Robocalls called the Massachusetts special election 

Pollster Scott Rasmussen issues a spirited defense of robocall polling, in response to an attack by ABC pollster Gary Langer on Public Policy Polling, a North Carolina-based Democratic firm which, like Rasmussesn and SurveyUSA, uses robocalling. Langer was responding specifically to a PPP poll which showed that more Americans trusted Fox News than ABC, CBS or NBC News.  

Rasmussen convincingly defends robocalling and makes a further important point.  

“Rasmussen Reports is a new media outlet, digital from birth, and we informed our audience that this was a race worth watching two weeks before the stunning upset victory by Republican Scott Brown in an historically very Democratic state. Our first poll showed Brown within single digits and even closer among those most likely to vote. Our coverage was picked up all sorts of new media sources and helped define the race for those in the Bay State. Looking back, The Politico’s Ben Smith wrote, ‘The overwhelming conventional wisdom in both parties … was that [Democrat] Martha Coakley was a lock. It's hard to recall a single poll changing the mood of a race quite that dramatically.’

“ABC is about as old-media as they come and chose not to share the news of a close race with their audience. In fact those who rely on ABC News didn’t learn anything unusual was happening in Massachusetts until just four days before the election. By that time, Rasmussen Reports and PPP both showed the race to be a toss-up but trending toward Brown, and President Obama had decided to attend a campaign rally to help Coakley's floundering campaign.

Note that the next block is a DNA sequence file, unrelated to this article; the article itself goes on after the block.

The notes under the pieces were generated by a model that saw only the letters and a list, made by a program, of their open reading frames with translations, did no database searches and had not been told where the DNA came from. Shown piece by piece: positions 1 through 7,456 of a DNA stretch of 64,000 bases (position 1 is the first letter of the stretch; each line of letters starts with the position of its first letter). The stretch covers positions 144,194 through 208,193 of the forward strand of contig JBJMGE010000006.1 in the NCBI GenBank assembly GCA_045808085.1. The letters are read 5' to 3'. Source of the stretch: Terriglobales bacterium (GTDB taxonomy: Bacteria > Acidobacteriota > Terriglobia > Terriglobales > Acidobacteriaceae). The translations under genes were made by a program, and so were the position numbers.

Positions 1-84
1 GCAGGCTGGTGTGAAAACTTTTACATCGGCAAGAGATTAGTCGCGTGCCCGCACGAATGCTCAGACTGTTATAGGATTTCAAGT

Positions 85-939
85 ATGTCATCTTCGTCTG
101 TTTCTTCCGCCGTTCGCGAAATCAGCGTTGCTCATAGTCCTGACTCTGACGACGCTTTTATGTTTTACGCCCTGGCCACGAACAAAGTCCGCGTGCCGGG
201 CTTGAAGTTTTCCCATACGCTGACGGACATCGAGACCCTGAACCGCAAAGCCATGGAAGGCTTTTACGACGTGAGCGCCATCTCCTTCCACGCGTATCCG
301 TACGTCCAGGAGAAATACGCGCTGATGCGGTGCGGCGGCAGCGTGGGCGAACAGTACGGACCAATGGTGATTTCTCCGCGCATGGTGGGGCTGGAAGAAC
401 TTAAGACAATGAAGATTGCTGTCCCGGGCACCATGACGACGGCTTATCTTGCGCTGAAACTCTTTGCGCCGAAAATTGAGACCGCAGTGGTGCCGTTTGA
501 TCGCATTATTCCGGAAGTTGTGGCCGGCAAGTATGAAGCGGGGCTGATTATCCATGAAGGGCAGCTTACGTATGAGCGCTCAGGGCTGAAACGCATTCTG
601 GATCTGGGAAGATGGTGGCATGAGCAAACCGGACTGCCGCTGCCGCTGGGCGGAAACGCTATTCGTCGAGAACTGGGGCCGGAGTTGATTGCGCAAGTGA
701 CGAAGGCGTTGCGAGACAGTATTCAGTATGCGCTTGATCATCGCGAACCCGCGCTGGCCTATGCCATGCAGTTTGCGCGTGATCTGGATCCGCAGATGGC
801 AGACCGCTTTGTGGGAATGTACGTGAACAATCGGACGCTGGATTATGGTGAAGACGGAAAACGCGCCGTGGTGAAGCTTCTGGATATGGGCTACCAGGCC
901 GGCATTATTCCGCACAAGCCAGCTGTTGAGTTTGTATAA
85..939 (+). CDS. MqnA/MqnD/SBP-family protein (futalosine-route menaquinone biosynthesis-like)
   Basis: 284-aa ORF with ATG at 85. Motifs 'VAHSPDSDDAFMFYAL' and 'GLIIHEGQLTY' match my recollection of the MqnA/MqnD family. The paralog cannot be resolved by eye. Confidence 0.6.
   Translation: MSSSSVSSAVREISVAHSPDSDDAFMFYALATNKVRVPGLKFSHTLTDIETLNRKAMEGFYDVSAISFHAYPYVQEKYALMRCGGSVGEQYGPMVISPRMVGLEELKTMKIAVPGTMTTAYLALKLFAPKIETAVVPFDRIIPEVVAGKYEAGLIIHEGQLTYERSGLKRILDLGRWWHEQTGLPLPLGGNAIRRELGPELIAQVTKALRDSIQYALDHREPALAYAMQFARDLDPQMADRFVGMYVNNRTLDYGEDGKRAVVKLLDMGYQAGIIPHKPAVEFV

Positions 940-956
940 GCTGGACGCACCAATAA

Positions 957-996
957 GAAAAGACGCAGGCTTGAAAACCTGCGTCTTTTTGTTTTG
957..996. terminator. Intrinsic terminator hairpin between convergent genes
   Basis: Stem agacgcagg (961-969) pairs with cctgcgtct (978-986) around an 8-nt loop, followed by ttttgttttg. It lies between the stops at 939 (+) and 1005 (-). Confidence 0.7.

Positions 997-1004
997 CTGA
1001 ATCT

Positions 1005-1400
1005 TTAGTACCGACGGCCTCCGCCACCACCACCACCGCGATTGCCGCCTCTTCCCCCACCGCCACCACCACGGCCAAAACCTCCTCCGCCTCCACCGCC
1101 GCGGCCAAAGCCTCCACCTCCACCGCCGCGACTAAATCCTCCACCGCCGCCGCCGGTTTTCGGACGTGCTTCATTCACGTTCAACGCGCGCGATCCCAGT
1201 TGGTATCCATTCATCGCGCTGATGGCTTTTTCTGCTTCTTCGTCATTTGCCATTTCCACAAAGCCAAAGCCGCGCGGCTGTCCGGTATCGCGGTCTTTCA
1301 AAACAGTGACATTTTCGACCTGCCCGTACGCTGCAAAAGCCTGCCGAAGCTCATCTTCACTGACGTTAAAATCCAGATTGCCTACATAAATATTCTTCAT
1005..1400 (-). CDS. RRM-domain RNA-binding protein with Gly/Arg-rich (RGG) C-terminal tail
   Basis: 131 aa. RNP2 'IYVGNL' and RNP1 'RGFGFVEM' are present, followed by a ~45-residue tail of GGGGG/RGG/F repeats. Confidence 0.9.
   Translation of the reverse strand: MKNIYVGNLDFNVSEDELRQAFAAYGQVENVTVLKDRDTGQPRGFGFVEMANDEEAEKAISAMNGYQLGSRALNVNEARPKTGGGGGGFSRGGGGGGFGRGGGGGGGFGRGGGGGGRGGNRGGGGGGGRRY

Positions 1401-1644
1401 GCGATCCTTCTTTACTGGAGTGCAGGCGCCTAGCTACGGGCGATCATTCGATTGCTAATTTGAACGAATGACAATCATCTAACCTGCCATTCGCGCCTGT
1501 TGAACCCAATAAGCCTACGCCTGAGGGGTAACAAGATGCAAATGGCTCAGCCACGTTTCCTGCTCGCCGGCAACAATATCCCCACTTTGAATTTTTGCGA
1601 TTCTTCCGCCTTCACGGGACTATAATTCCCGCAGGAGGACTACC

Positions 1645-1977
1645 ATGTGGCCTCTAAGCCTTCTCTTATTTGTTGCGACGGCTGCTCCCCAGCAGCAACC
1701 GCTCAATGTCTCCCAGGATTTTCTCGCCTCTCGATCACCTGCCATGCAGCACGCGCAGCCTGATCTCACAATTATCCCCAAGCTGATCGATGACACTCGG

“The difference in coverage is that new media outlets are quite comfortable trusting people with information, while old media outlets view themselves as gatekeepers.” 

The Ben Smith article Rasmussen links to, written on January 17, two days before the Massachusetts election, gives credit to those who early on spotted the potential of a win for Scott Brown: Red Mass Group blogger Pail Breau (December 9), the Weekly Standard’s William Kristol (December 22), the Boston Herald’s Howie Carr (December 25) and The Next Right blogger Patrick Ruffini (December 30). I first weighed in on this race on December 13, in response to The Next Right blogger Ironman’s December 11 post; I expressed skepticism that Brown could win. I revisited that opinion on December 30, linking to Ruffini’s post and concluding that Brown’s chances were “definitely above zero,” and then again on January 5, linking to the Rasmussen survey conducted the previous day, which showed Brown trailing Democrat Martha Coakley by only 50%-41%.

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